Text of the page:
We tell you whether or not recent flicks are suitable for children, from ''Dave'' to ''The Sandlot''

By Jeff Menell
Updated May 14, 1993 at 04:00 AM EDT

Kids special: What to watch

It’s not quite blockbuster season yet — the big-budget releases are still a month away — but as the weather gets warmer and lessons lessen, films about fun are already overtaking issues films. Cases in point: Indian Summer, The Sandlot, and the video version of A River Runs Through It. If you and the kids don’t want to canoe, play baseball, or fish yourselves, at least you can watch without risk of sunburn.


American Heart What It’s About: Tough, grueling, depressing account of ex-con father (Jeff Bridges) hooking up with estranged son (Edward Furlong). Will Kids Want to Watch It? No, and you won’t want them to, even though this downbeat film will make them appreciate life at home. It’s a somewhat arty movie with too much hard-core realism for kids. MPAA: R. Sex/ Nudity: Young prostitutes and transvestites on the Seattle streets; Bridges and girlfriend in bed post-sex (no nudity); sex palace with G-stringed, topless dancers. Drugs/Alcohol: Bridges drinks constantly and gets drunk several times; the kid has a beer; Bridges finds some joints in the kid’s pocket. Violence/ Scariness: A street punk beats up on Furlong; scary scenes of life on the street; Bridges hits his son and kicks him out of the house; a man propositions Furlong; a kid gets shot while robbing a house; Bridges beats the daylights out of his former partner; the partner shoots Bridges. Profanities: About 46. Mature Themes: Sometimes fate won’t cut you any slack; where there’s love, there’s hope for parent-child relationships.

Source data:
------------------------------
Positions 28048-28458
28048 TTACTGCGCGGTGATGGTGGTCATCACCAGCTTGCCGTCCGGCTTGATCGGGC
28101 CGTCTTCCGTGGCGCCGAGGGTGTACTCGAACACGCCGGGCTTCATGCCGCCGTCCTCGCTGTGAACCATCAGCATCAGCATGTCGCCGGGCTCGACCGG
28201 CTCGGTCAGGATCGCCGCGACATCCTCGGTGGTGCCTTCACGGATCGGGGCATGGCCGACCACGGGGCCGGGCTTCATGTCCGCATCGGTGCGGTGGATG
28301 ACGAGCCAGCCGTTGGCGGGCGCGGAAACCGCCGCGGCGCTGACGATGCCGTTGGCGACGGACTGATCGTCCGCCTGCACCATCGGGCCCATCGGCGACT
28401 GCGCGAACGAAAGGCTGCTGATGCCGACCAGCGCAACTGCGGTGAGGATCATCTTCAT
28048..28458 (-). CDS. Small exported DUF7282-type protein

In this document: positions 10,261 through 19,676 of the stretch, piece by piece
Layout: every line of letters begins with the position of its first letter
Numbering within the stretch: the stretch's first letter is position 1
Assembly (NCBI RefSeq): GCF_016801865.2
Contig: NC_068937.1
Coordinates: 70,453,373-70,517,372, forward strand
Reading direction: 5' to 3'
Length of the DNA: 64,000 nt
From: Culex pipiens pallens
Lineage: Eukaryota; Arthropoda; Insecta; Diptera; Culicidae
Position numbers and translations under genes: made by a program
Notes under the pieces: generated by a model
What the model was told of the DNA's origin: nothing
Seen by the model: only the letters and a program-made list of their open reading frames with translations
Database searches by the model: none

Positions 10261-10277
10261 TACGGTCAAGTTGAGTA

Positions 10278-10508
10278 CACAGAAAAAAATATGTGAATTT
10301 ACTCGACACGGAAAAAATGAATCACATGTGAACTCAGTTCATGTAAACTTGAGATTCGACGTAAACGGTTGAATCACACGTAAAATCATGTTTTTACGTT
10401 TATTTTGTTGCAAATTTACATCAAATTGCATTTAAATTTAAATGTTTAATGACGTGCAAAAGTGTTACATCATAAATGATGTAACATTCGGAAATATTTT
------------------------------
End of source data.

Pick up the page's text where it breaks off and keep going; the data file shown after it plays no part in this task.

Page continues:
Dave What It’s About: Kevin Kline is perfectly cast in a dual role as the arrogant, corrupt President of the United States and the sweet guy — he just so happens to look and sound like the President — who takes over and makes a few changes in the country after the real President has a stroke. Not a documentary. Will Kids Want to Watch It? This one’s the exception to the rule that kids will stay away from anything political. Despite the movie’s cynical (though realistic) attitude about politics and our government, Dave has a child’s innocence and lightness of heart. Everyone will love this new President. MPAA: PG-13. Sex/Nudity: The (real) President goes into a coma while having sex with a female aide (no nudity); Kline’s bare butt in the presidential shower. Drugs/Alcohol: Just one guy having one drink. Violence/ Scariness: None. Profanities: Seven. Mature Themes: Politics is almost inherently corrupt, though it retains the potential to spur constructive change.